a beautiful, arty, coffee table cookbook http://www.diningcity.nl/toscanini/en/index.php

As soon as i know when the reviews are to be published, I'll put up here the magazines and newspapers they'll be in.

Wednesday, 13 October 2010

Rant without a cause

I like my life, and sometimes that’s a problem. I want to rant, I’m a man for God’s sake! Men rant and shout and yell at the injustices of their life. I want to be one of those. Not all the time, but every now and then. Like now.

I want to stand on my own private soap box and yell out at the world that it’s not bloody fair!

Trouble is I’ve got a really good life and I’m ever so happy. But it doesn’t stop me wanting to rant! I’d scream at the football, only I don’t like football.

So I yell at the pigs – not AT the pigs, at the pigs; they’re my audience, not the subject matter. I yell and they gather around me and I tell them that, “It’s not fair!”

Of course it’s all rubbish. There’s nothing in my life that’s unfair at all. I’m the luckiest person I know. But that hardly seems relevant.

“It’s not fair!” I yell.

Pigs are a great audience. They don’t care how weak the content of your rant as long as it’s passionate. They do like a passionate speech.

When I get going I’m like a cross between Michael Macintyre and Winston Churchill, skipping round the pig pen shouting, “We’ll fight them on the beaches, Come On…”

I can see the beach from here, though quite who I’d fight on Lynmouth beach in the middle of winter I haven’t quite worked out. It’s not renowned for invading marauders, though there was talk once of setting up a ferry service across from Wales.

I’m a ranter without a cause. A freelance ranter. If my life was horrible, I’d be brilliant. People would flock from near and wide to hear me moan. The fact that I’m happy is a loss and a tragedy!

“It’s not fair,” I yell again. I’m loosing my audience. One of the pigs has wandered off to eat a tree, and the others are weighing up whether to watch him or stick with my, It’s Not Fair speech. They wander off.

So I’m alone. That’s okay. A man can rant alone, in fact that’s when we’re at our best. I might even be able to work that into the speech.

But I don’t. Truth is a rant is like a magic trick, there’s no point to it if there’s nobody to watch you. I stuff my hands into my pockets, hunch my shoulders and wander over to join the throng surrounding the tree munching pig. I really need to get out more.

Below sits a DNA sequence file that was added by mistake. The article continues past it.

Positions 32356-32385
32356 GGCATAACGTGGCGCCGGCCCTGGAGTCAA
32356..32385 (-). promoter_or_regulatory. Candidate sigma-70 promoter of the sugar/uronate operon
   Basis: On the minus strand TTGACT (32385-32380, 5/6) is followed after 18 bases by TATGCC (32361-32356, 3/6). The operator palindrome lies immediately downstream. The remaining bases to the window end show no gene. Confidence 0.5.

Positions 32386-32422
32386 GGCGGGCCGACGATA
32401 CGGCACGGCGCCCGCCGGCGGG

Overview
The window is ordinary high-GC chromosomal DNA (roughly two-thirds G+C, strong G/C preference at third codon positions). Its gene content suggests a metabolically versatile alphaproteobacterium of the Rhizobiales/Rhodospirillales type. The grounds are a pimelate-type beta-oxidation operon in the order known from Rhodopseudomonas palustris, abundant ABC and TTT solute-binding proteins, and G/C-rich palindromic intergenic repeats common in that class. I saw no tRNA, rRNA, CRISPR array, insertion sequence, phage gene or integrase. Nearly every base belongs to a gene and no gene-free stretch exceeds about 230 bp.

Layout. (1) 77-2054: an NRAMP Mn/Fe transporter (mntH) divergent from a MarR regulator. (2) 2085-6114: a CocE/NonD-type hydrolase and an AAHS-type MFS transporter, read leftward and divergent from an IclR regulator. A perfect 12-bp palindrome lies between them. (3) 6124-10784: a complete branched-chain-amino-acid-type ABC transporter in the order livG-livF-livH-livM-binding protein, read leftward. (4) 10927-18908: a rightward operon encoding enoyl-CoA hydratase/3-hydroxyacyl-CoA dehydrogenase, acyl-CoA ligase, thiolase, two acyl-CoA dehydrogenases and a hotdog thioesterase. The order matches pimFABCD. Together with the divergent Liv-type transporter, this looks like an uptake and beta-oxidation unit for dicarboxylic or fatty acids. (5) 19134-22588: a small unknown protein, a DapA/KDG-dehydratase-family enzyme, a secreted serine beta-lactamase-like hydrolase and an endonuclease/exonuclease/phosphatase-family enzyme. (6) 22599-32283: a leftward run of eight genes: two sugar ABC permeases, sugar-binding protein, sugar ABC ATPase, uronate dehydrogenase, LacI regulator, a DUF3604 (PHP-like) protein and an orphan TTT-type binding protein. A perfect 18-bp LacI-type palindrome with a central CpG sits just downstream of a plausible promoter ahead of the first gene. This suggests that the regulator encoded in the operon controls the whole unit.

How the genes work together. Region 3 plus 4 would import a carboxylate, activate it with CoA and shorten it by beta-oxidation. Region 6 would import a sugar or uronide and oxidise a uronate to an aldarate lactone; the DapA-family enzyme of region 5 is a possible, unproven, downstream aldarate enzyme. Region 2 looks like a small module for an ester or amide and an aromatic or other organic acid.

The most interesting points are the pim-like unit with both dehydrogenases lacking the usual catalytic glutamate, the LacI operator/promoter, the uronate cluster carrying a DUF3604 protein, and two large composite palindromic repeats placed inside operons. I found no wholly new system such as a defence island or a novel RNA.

Tuesday, 5 October 2010

Feeling for Edwina

Autumn will forever more be known as the Masterchef time of year. There's Masterchef Australia with its maddeningly catchy theme tune, Masterchef the Professionals, Masterchef for kids - we're inches away from Masterchef for Poochy Pets.

Then suddenly from the heat of the complicated kitchen, comes the prospect of 'Egg Week'. A whole week dedicated to eggs. Seven days to celebrate the beautiful simplicity of this little package of gorgeousness, all neat and tidy in a delicate shell.

Scrambled, boiled, poached, fried, scotch eggs, egg mayonnaise...

With near fifty free range chickens to my name, I should be jumping for joy at the egglicious prospects, for there is no better way to start the day and we should all be going to work on an egg. And here lies the problem.

I can't help thinking of Edwina Curry. Eggs make me think of Edwina Curry.

Here's a lady who entered politics, we would like to think, to make a difference and do something special, and yet we remember her for claiming that eggs give you salmonella poisoning and could wipe out the UK in a single Sunday morning fry-up, and then shagging the greyest man in the country.

I wonder if Edwina will enjoy a little egg this week?